Park, who arrived at UGA to teach in 1970, received his first invitation to Pyongyang in 1981 to join a group of U.S. scholars visiting the country. During the 1980s, much of his work was with Uniting Families, an organization Park founded that decade with the late Dean Rusk. Armed with a camcorder—and well before the explosion of social media and virtual chatting—Park took video messages from displaced Koreans living in China to reunite family members over the airwaves. He spent the ’90s involved in efforts to resolve the nuclear crisis that developed in North Korea. Over the years, he’s also sought to promote the U.S.-North Korea relationship by bringing media and academic scholars to North Korea and bringing North Koreans to America.

“There are very few people that have devoted much of their professional activity over an entire lifetime to a particular problem and country, and that’s Han Park,” says Gary Bertsch, founding director of UGA’s Center for International Trade and Security. “His name is widely recognized in this country and abroad as being a man of careful, deep thought and experience and of good judgment.”

The relationship that Park has achieved with North Korea is unusual—and took years to build.

“We look at it today and say, how did this happen? The answer is it happened over multiple decades,” says Thomas Lauth, dean of the School of Public and International Affairs. “It’s in part because he’s Korean. It’s in part because he has expertise in Asian government and Asian politics. It’s in part because of trust built up.”

Park wades through his downtown Athens office, his desk covered by papers including his contract renewal with ABC News, which employs him as a political consultant. After a few minutes, he locates a Korean publication in which he was recently featured, his photo on the cover reflecting his prominence overseas. Park believes he has shown his sincere support for peace while on their turf, although not always in a calm manner. He remembers a trip to an orphanage in North Korea in the mid-’90s, when he witnessed babies dying of hunger.

“There are many, many sad tragic scenes in the world, but nothing beats that—a baby dying, not over illness, not of accident, or even war, but of starvation. It’s unthinkable. So I showed my emotion. I assaulted the government officials physically. I became insane. I lost my composure,” he recalls. “So that really prompted their assessing this little man. So ironically, it really helped me win their trust. Because I am genuinely interested in helping North Korea in a humanitarian manner.”

Park, who views North Koreans as innocent victims of a system plagued by deplorable policies, speaks strongly about the impact governing bodies around the world have on the population.

“International sanctions they may deserve, but the consequences of hurting people, it’s not something that we should implement. We are not hurting the regime at all. We are hurting the people.”  

(clockwise from top left) During their 2003 visit to UGA, Park confers with members of the North Korean delegation. WUGA radio reporter May Kay Mitchell interviews Park following his closing remarks to the delegation. Park with (left to right) Han Song-Ryol, ambassador to the United Nations; Curt Weldon, vice chairman of the U.S. House Arms Service Committee; Kim Myong Gil, senior researcher at the Institute of Disarmament and Peace; Jo Sung Ju, IDP head of American Affairs; Sim Il Gwang, IDP researcher; and an unidentified man during the delegation’s visit.

The Relationship Builder

Han Park’s religion is serving as a peacemaker, says Mosley, who served as a Peace Corps director in South Korea in the late ’60s. Park opened the door for a spring trip to North Korea by volunteers with the Fuller Center for Housing (founded by the late Millard Fuller, Habitat co-founder), which seeks to build homes in North Korea alongside locals. The ability to have Americans and North Koreans spend time together, eating lunch and working on homes is a way to make peace, Park says.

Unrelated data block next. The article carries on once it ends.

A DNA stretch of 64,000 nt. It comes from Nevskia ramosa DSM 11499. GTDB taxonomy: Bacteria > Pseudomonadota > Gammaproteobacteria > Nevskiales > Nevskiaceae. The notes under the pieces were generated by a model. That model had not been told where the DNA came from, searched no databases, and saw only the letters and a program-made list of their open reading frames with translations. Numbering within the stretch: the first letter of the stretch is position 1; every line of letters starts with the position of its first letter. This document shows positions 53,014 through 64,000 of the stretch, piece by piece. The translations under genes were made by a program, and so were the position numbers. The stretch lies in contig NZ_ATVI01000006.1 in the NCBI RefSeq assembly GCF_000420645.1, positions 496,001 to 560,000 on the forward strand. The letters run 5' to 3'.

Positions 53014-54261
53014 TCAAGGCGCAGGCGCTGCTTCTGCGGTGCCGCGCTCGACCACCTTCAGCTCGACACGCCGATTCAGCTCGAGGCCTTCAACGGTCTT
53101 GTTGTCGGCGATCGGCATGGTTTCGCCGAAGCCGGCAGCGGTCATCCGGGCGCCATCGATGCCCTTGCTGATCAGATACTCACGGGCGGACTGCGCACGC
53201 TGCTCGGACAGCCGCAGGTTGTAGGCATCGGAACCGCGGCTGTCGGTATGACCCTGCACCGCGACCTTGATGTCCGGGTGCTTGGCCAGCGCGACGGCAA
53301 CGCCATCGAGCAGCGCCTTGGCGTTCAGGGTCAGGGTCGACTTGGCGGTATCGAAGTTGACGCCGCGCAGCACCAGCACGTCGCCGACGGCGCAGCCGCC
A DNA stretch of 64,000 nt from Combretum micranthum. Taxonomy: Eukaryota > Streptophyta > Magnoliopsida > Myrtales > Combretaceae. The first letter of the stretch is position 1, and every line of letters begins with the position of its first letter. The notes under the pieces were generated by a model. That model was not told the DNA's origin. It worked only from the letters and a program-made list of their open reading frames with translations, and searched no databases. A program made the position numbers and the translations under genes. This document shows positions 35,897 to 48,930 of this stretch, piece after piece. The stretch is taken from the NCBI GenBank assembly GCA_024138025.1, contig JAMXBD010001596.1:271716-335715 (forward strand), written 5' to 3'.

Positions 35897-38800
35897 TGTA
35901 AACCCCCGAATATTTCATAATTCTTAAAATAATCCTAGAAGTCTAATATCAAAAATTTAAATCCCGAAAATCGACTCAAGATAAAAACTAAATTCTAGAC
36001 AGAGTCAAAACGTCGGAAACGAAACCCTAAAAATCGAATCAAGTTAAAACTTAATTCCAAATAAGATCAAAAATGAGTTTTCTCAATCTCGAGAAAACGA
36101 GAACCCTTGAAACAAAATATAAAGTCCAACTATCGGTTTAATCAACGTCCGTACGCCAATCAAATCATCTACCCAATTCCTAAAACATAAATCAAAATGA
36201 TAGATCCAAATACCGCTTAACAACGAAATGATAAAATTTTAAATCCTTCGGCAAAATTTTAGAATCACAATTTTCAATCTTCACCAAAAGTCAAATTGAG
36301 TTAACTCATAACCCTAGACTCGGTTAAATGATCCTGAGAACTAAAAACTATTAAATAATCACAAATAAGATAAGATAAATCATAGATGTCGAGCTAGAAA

The seven team members planned to spend time with Koreans and build the first of 50 houses in a community between Pyongyang and Sunan International Airport, says David Snell, director of the Fuller Center for Housing.

“It’s really groundbreaking,” he says. “For 60 years, we really haven’t had much to do with each other in a friendly way. To my knowledge, no one is doing the kind of grassroots, on-the-ground initiative that we’re involved with. He saw this as an opportunity to take a little different approach.”

Park sees himself representing the U.S. as a system of diversity and accomplishment, and he seeks to change North Koreans’ perceptions of Americans. While he recognizes that others have tried to do what he has been doing for 40-plus years, many of them have their own agendas, whether to further Christianity or to increase their self-esteem, he says.

While Park holds U.S. citizenship, Bertsch says he doesn’t shy away from making comments that may rub Americans and the State Department the wrong way because they are not in line with U.S. policy.

“The important thing is that Han Park is his own man. He doesn’t take orders or he doesn’t try to please anyone but his own good judgment about what will be best for the broader humanity or the broader group of people that is involved,” Bertsch says. “I know that governments are often unhappy with it.”

At 72, Park plans to continue teaching in some capacity, but can now envision retirement, which he will spend attempting to reconnect with lost family members in China and the Koreas.

But some folks, like Bertsch, believe that Park’s best years are ahead of him. His knowledge, wisdom and trust will be crucial to help ease the tense relationship between the U.S. and North Korea.

“To have somebody of the understanding and experience and values of Han Park assisting the leaders of the countries involved in dealing with these issues is the thing that we need most,” Bertsch says. “I think that his contributions in this area of public diplomacy and strategic and informal communication will be of continuing value for the rest of his life. Therefore, I think he has much to do and probably becomes of greater value to our country and to all of the countries involved in the world over year by year.”

—Lori Johnston is a writer living in Watkinsville.